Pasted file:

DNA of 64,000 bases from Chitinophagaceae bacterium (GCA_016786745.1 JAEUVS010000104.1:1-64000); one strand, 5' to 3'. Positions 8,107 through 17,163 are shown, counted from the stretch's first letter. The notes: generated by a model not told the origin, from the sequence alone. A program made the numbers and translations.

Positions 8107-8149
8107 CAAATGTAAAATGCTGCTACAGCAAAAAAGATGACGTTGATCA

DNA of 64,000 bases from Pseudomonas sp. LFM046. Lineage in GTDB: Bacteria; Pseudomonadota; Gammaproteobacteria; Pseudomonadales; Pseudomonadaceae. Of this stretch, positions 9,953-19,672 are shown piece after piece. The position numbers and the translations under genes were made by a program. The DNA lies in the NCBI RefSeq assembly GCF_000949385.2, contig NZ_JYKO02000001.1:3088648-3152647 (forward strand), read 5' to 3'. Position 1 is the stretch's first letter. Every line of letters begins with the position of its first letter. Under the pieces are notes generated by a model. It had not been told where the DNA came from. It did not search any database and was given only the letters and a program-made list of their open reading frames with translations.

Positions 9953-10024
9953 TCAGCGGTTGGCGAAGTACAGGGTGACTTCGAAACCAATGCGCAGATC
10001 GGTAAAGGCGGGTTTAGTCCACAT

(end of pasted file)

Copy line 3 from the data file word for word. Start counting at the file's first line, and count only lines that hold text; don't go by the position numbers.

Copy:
8107 CAAATGTAAAATGCTGCTACAGCAAAAAAGATGACGTTGATCA